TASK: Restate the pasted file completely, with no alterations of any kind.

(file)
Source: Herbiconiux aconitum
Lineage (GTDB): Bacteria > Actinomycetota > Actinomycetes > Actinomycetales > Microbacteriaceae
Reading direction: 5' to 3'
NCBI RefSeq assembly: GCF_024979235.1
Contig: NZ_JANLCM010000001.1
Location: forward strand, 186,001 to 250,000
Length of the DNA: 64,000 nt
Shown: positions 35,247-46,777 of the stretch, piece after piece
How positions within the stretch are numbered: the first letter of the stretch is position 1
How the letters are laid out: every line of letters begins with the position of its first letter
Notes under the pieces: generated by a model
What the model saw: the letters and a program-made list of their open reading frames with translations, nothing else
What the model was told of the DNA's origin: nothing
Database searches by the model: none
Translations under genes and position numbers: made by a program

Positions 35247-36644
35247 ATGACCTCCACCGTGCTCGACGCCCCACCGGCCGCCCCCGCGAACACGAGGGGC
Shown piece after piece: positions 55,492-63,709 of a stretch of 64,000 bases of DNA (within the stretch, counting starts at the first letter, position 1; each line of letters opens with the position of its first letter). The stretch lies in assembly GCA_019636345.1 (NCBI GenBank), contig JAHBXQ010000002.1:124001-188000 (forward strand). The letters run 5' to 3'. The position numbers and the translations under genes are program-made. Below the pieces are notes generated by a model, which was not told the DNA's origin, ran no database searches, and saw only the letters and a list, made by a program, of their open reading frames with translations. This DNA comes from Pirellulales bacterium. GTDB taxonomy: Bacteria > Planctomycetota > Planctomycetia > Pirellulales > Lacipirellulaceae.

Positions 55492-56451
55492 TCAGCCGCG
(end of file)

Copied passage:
Source: Herbiconiux aconitum
Lineage (GTDB): Bacteria > Actinomycetota > Actinomycetes > Actinomycetales > Microbacteriaceae
Reading direction: 5' to 3'
NCBI RefSeq assembly: GCF_024979235.1
Contig: NZ_JANLCM010000001.1
Location: forward strand, 186,001 to 250,000
Length of the DNA: 64,000 nt
Shown: positions 35,247-46,777 of the stretch, piece after piece
How positions within the stretch are numbered: the first letter of the stretch is position 1
How the letters are laid out: every line of letters begins with the position of its first letter
Notes under the pieces: generated by a model
What the model saw: the letters and a program-made list of their open reading frames with translations, nothing else
What the model was told of the DNA's origin: nothing
Database searches by the model: none
Translations under genes and position numbers: made by a program

Positions 35247-36644
35247 ATGACCTCCACCGTGCTCGACGCCCCACCGGCCGCCCCCGCGAACACGAGGGGC
Shown piece after piece: positions 55,492-63,709 of a stretch of 64,000 bases of DNA (within the stretch, counting starts at the first letter, position 1; each line of letters opens with the position of its first letter). The stretch lies in assembly GCA_019636345.1 (NCBI GenBank), contig JAHBXQ010000002.1:124001-188000 (forward strand). The letters run 5' to 3'. The position numbers and the translations under genes are program-made. Below the pieces are notes generated by a model, which was not told the DNA's origin, ran no database searches, and saw only the letters and a list, made by a program, of their open reading frames with translations. This DNA comes from Pirellulales bacterium. GTDB taxonomy: Bacteria > Planctomycetota > Planctomycetia > Pirellulales > Lacipirellulaceae.

Positions 55492-56451
55492 TCAGCCGCG